Sean T. M. Stiennon reviews The Mist-Torn Witches

Sean T. M. Stiennon reviews The Mist-Torn Witches

The Mist-Torn Witches15808272
by Barb Hendee
Roc (336 pages, mass market first edition May 7, 2013, $7.99)

The Mist-Torn Witches isn’t exactly the novel I wanted, but it fits into a category of novel I’d like to see more of. It’s modest in the best senses of the word: Focused on a handful of characters, limited to a single setting (a prince’s castle), and with a tightly focused plot, centered around a magically-enhanced murder investigation. It also manages to be relatively light in pacing and tone, something I’d like to see more of in a market seemingly saturated with the gruesome, grim, and gut-splattered.

Orphaned sisters Celine and Amelie are a likable pair. Celine was trained my her mother as an apothecary, but makes most of her income by pretending to have inherited her mother’s powers as a seer and distributing invented fortunes, while Amelie is an armed-and-dangerous tomboy who serves as the duo’s muscle. They’re forced to flee their rural home when Celine, for the first time, has a truly prophetic vision. Unfortunately for her, that vision is of local ruler Sub-Prince Damek murdering his betrothed after the wedding, which drives Celine to warn the girl away from marrying him.  Celine and Amelie are forced to seek refuge with Damek’s younger brother, Anton, and his brave guard captain, Jaromir.

Anton is a just ruler, and his people are happy, but not all is well within the walls of his castle. Young women are being murdered under mysterious circumstances, their bodies turning up as withered husks. Anton offers the sisters a deal: Use Celine’s newfound powers of true prophecy to find the killer and they’ll be rewarded with an apothecary shop inside his walls. Fail, and they’ll be turned out to make their way alone, vulnerable to the wrath of Sub-Prince Damek.

(A word on that term, “sub-prince”: The nation in which this all takes place is divided up among numerous princes, and the sons of those princes are “sub-princes”.)

The plot proceeds more or less as you’d expect: Futures are read, attempts to protect the victims are made, plots and murderers are uncovered. The cover trumpets that this is the first in a new series, and the ending leaves plenty of room for sequels, but this is a stand-alone novel, more like a mystery-series installment than the commencement of a fantasy epic. And that, honestly, is something I rather appreciate. Not every book can or should be Book One of the Stuff-and-Junk Saga.

The characters are likable, if not especially memorable. Celine has an admirable willingness to do the right thing, regardless of consequences, while Amelie’s loyalty and underlying compassion make her stand out a little from the many tomboy swordswomen who have come before. It’s also nice to see the relationship between two sisters portrayed so warmly, with little hint of competition or jealousy. Jaromir, captain of the guards at the castle, is our other viewpoint character and fills the role of competent warrior whose pragmatism sometimes clashes with Celine and Amelie’s goodness.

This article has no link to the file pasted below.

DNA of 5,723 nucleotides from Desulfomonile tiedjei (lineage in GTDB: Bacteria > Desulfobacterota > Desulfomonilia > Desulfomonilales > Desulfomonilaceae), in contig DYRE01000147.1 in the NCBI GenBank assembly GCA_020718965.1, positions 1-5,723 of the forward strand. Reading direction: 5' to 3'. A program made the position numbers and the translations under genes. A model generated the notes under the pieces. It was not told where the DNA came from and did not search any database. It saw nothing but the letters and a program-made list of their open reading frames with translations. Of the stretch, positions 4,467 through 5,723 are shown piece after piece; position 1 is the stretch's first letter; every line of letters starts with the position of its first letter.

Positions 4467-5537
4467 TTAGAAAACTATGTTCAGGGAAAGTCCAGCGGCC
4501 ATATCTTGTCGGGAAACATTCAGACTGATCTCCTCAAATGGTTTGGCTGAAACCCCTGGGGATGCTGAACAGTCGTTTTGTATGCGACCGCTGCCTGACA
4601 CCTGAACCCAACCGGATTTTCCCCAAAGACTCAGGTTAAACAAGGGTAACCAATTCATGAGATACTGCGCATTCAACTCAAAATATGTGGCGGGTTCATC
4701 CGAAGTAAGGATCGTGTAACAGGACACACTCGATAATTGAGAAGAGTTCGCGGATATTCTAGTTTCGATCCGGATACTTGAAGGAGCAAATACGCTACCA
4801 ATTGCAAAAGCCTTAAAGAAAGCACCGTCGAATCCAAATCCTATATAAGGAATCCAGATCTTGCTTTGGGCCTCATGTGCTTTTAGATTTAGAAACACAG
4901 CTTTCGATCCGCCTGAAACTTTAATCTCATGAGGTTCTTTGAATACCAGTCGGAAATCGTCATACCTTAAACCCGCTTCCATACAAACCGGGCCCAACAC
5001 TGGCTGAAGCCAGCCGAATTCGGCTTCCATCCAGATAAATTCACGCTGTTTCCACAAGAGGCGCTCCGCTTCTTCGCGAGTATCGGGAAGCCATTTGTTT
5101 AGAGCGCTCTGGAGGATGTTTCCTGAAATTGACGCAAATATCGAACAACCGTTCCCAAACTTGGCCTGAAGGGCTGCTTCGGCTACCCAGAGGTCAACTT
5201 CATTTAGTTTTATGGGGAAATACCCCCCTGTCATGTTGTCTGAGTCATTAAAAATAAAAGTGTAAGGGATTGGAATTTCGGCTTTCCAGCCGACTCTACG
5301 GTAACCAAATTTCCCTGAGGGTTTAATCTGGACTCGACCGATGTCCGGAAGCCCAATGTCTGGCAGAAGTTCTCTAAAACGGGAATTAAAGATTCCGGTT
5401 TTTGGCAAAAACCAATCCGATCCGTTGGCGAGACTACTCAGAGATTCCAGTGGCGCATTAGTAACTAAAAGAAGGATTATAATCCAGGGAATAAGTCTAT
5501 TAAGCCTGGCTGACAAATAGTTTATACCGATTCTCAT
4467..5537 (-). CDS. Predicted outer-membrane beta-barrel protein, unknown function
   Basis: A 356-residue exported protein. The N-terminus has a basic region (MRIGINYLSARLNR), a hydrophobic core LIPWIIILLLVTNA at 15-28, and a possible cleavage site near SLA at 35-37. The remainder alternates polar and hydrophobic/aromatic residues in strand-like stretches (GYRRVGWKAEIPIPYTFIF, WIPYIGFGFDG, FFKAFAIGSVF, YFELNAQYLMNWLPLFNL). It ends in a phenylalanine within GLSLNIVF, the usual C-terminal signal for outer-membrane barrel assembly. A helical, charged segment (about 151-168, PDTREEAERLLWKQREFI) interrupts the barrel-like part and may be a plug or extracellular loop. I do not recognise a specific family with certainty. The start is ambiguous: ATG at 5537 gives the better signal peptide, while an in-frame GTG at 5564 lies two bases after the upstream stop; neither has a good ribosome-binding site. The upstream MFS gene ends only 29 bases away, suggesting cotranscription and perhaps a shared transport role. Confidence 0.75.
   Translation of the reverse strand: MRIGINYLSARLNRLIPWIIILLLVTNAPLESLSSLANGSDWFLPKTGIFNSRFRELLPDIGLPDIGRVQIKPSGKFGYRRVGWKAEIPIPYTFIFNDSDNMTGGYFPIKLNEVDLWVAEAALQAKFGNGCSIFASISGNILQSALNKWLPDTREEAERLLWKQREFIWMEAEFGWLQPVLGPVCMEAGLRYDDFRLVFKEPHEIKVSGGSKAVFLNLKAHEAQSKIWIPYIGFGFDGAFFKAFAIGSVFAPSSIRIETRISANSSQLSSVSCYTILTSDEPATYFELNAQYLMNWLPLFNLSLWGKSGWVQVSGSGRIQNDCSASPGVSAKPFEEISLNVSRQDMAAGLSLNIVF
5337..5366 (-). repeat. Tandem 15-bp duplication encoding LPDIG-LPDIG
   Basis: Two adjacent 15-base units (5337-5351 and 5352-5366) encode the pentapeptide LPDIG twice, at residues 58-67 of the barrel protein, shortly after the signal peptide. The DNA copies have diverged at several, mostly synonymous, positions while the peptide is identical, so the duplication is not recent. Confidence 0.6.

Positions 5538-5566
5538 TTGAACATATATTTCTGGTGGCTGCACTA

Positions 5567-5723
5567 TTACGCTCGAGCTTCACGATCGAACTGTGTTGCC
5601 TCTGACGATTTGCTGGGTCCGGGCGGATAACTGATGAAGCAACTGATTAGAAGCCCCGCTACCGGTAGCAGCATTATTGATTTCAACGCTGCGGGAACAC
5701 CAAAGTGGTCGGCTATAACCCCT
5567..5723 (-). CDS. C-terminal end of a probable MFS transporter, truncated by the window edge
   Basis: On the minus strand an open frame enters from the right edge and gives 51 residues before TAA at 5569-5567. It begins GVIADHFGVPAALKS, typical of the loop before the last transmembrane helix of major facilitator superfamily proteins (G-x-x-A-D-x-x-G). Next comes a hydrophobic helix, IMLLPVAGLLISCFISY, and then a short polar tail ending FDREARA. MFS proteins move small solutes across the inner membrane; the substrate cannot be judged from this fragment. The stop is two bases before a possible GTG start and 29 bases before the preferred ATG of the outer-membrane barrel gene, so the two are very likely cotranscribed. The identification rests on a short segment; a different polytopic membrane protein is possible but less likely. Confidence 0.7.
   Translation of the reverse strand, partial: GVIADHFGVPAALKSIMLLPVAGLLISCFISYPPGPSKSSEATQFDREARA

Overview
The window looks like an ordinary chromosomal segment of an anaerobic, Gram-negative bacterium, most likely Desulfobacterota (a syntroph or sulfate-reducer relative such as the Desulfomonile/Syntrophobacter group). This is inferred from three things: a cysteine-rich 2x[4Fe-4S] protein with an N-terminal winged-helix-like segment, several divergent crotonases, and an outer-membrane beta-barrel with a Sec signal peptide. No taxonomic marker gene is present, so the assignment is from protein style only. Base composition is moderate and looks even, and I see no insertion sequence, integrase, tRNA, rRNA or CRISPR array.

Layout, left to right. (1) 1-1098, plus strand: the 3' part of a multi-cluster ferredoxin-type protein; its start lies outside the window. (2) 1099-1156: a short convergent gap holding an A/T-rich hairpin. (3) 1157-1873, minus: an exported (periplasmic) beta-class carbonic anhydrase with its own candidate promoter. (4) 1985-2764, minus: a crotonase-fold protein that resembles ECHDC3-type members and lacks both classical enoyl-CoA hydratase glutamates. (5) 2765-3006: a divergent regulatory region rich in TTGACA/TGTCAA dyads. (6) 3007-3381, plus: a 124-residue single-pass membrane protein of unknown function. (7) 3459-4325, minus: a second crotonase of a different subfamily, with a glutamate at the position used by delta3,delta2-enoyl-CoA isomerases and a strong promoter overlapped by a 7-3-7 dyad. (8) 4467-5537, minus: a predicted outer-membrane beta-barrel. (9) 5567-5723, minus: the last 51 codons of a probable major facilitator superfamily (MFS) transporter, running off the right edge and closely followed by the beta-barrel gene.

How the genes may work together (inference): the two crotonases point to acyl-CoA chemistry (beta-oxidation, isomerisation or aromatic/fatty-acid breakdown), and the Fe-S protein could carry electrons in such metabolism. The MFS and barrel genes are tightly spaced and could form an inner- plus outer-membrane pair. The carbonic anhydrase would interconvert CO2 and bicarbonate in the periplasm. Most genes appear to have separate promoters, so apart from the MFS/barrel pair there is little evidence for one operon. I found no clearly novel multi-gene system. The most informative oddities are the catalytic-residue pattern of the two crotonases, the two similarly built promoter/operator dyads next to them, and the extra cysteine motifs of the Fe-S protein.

The novel’s success is undermined primarily by the generic nature of its setting. There’s pseudo-medievalism here in plenty, with no very creative details that would make this particular castle stand out from the hundred other castles we’ve seen. Soldiers wear chainmail and tabards, villages have butchers and tanners, and there are two kinds of clothing: Either you wear a gown, or you wear a shirt and breeches. It’s a pale version of the actual middle ages, with all the culture and beauty sapped away. If you’re sick of paper-thin medievalism, these aren’t the witches you’re looking for.

I also found the writing quality to range from adequate to poor. Sentences are competently strung together, but I can’t recall more than one or two descriptive passages which achieved any poetry, and the dialogue is workmanlike. Also, Hendee has a tendency to simply tell us what her characters are feeling, or use qualifiers like “seemed” or “appeared” to excess (such as “emerged into what appeared to be a great common dining hall”). Word usage is also sometimes repetitive. Celine experiences “jolts” every time she enters a vision, and the description of moving from real-world sensation to her vision is nearly identical in each instance. This surprised me, because the writing in Hendee’s Noble Dead books (co-authored with husband J.C.) tends to be quite good.

Overall, The Mist-born Witches is unambitious, but enjoyable, and the kind of book I could envision reading in a single sitting.

Sean T. M. Stiennon was discovered as a boy living wild among the elephant herds of Sierra Leone.  Since his return to America, he’s learned how to both read and write with reasonable proficiency, and is in the process of attempting to grow tusks.  But poachers beware—he knows kung fu.

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